April 2004 Issue


Black and white headshot of Beyonce.

It’s a Family Affair

For all her talent and poise, Beyoncé didn’t become the biggest star in the world without help. And she got plenty of it from the people who know her best.

King of the Accordion

You may never have heard of Ramón Ayala, but to his four generations of fans in South Texas and Mexico, he’s music royalty. He revolutionized norteño, a genre that reigns along the border, and—after more than one hundred albums—is still going strong.

Spoon at a Fork

According to Time, the Austin rock-pop trio Spoon "just might be your next favorite band." But Britt Daniel and the boys have been burned by such pronouncements before, so this time they’re carefully considering their options—and, as always, putting their music first.


Lives + Times

No Fuss

"It's still easy to walk around New York unrecognized. I'm kind of nerdy and not fashionable, so people don't give me a second look."

City Girl

"I moved to Austin in 1974, and it was this kind of magical place. The whole alternative culture controlled the town."

Lives + Times

A Lyrical Life

"While I was in Hollywood, I wrote for Eddie Arnold and Ernest Tubb and Roy Rogers and Tex Ritter—everybody you can think of."

Lives + Times

Nice and Easy

"I have a very comfortable lifestyle as a jazz musician. Every day is a Saturday for me."

Lives + Times

Teeny Popper

"I used to think, 'I can't perform in front of these people!' And then last night I did a show for more than 13,000."

Lives + Times

Road Warrior

"There were a lot of wild nights, people taking us in and offering us whatever they had. There were a lot of those 'offerings.'"



Happy Trails

Happy Trails

If you're looking for a cool place to see live music, then head to Helotes and the John T. Floore Country Store.

The Song Writer

"My next assignment was supposed to be teaching English at the Academy at West Point, but I didn't go. I got out of the Army and went to Nashville instead, and I think Johnny Cash was probably the biggest reason."

Texas History 101

Texas History 101

From the somber passing of a tejana queen to the day the music died, tragedy has left its deep mark upon a few bright, talented musicians who called the Lone Star State home during their short lives.

Web Exclusive

Crime Scene

Suzanne O'Malley, the author of Are You There Alone? The Unspeakable Crime of Andrea Yates, talks about mental illness, postpartum psychosis, and Rusty Yates.

War Record

"The Dixie Chicks recorded 'Travelin' Soldier,' one of the first songs I wrote, and it did great until the girls got embroiled in that crazy media-frenzy."

Guitar Man

"I'm the one who introduced guitar boogie-woogie in this country, with a song I called 'Gatemouth Boogie.' It was a big hit."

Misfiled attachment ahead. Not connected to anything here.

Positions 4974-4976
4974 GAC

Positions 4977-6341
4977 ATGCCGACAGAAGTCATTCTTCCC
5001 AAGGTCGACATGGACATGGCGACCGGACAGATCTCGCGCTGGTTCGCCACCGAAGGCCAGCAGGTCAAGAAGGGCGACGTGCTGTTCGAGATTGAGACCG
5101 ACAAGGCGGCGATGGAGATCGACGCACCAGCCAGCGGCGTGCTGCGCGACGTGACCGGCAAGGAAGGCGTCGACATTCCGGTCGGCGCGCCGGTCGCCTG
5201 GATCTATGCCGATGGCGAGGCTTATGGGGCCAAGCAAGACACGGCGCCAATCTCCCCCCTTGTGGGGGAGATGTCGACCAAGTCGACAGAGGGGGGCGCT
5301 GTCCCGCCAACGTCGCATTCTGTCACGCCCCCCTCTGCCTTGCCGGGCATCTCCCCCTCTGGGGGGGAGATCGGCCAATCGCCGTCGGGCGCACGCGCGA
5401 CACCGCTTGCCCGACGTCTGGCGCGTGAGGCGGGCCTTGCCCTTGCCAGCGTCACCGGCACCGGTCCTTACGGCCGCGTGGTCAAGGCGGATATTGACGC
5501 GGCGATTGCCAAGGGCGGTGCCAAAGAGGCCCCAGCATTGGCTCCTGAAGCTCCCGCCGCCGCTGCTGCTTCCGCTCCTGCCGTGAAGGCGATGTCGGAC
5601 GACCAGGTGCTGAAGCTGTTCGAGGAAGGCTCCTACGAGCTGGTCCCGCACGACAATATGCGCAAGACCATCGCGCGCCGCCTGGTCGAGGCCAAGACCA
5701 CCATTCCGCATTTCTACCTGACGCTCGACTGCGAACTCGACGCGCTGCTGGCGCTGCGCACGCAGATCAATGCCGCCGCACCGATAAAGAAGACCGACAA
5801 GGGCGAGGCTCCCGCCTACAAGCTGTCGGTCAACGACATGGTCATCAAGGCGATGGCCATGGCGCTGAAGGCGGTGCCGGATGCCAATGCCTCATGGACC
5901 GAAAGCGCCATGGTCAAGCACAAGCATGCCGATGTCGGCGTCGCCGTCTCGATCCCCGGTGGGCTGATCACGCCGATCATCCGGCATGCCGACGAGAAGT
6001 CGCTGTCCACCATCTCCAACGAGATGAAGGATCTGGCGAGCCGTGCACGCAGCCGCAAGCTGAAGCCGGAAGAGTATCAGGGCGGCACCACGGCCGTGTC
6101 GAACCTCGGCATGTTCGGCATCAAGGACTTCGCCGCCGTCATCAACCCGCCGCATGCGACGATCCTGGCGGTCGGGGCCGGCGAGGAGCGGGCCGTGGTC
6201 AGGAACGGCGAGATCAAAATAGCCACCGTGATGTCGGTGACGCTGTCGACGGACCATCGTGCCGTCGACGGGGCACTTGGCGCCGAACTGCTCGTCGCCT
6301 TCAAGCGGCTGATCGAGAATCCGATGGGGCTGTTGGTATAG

Toasted Almond Panna Cotta

Chef Monica Pope, T’afia, Houston1/2 cup almonds 1 1/2 cups milk 2 cups cream 1/2 cup and 2 teaspoons sugar a pinch of salt 3 leaves gelatin (or 3 teaspoons gelatin)Preheat oven to 350 degrees. Toast the almonds for 8 minutes. While they are toasting, heat the milk, cream, sugar,

Books That Cook

Books That Cook

Dean Fearing, the executive chef of Dallas’s Mansion on Turtle Creek, put Southwestern cuisine on the map (okay, he had a little help from his friends), but did you know he was one of the founding members of Texas’s grooviest celebrity-chef rock band, the Barbwires? The original group (Fearing, Robert

Pat's Pick

Primary Flavors

Smell of Success Everybody knows about heirloom tomatoes and apples, the historic varieties that have endured for decades or even centuries in garden plots and back yards. But heirloom garlic? Some fifteen years ago, Hallettsville native Anton Bujnoch’s sister bought several heads of garlic at a market in Mexico (nobody

Pat's Pick

Best Fests

Wham, Bam, Thank You, Spam Come April 3, Spam is taking over the capital of Texas. Austin’s Spamarama—a festival as infamous as the potted pork product that it celebrates—started 26 years ago as a joke and has grown over the years into a gonzo tribute to the gelatinous hunk of

Pat's Pick


Sitting in T’afia’s smart, quasi-industrial space watching the crowds of noshing, tippling patrons, it occurred to me that Monica Pope, the restaurant’s owner and chef, has given herself a new lease on life. Dishes from her previous Houston venue, Boulevard Bistrot, seemed livelier than ever, and the new creations




MONUMENTAL EVENTS You heard the buzz. You saw the trailers. The release date came . . . and went. Remember The Alamo? Before you fork over $15 for a ticket and the requisite popcorn, take the opportunity this month to explore Texas’s history firsthand. On April 3 Abilene offers its



COURIER SERVICES Thirty-three-year-old Jim Courier, who was ranked the number one tennis player in the world in 1992, will host the Grand-SlamJam tennis exibition in Austin April 29 and 30. Proceeds from the event will be donated to the Hope Foundation, a cancer research organization.I read that you’re a musician.If



LAUGH TRACK Why is it that Lucille Ball is still hilarious and Andrew Dice Clay isn’t? We’re willing to take a big leap and say it has something to do with personal style, delivery, and content. This month you can see for yourself (if you’re lucky enough to score a



PLAYTIMES It’s awesome April, baby—or so the colorfully alliterative Dick Vitale might say if he were to sum up this month’s sports lineup. Start in the Alamo City, which hosts this season’s marvelously maddening men’s NCAA Final Four. Sure, the semifinals on April 3 and the championship game on April

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